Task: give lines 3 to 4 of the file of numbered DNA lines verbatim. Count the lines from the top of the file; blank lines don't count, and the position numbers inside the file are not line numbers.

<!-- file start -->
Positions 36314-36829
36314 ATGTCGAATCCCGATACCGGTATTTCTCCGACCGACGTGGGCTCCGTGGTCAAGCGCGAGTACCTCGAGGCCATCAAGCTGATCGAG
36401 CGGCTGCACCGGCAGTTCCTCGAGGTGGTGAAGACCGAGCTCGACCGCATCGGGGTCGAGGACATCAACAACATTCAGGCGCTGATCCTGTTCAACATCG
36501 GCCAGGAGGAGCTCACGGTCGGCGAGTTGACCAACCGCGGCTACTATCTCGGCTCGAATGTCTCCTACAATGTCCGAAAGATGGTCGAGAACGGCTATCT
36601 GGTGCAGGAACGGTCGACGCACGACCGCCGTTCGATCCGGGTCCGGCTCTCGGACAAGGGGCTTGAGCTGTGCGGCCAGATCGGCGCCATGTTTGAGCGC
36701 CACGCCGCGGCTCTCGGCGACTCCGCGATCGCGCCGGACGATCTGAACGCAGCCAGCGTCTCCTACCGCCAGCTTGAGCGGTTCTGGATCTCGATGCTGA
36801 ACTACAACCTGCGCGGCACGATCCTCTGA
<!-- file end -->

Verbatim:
36401 CGGCTGCACCGGCAGTTCCTCGAGGTGGTGAAGACCGAGCTCGACCGCATCGGGGTCGAGGACATCAACAACATTCAGGCGCTGATCCTGTTCAACATCG
36501 GCCAGGAGGAGCTCACGGTCGGCGAGTTGACCAACCGCGGCTACTATCTCGGCTCGAATGTCTCCTACAATGTCCGAAAGATGGTCGAGAACGGCTATCT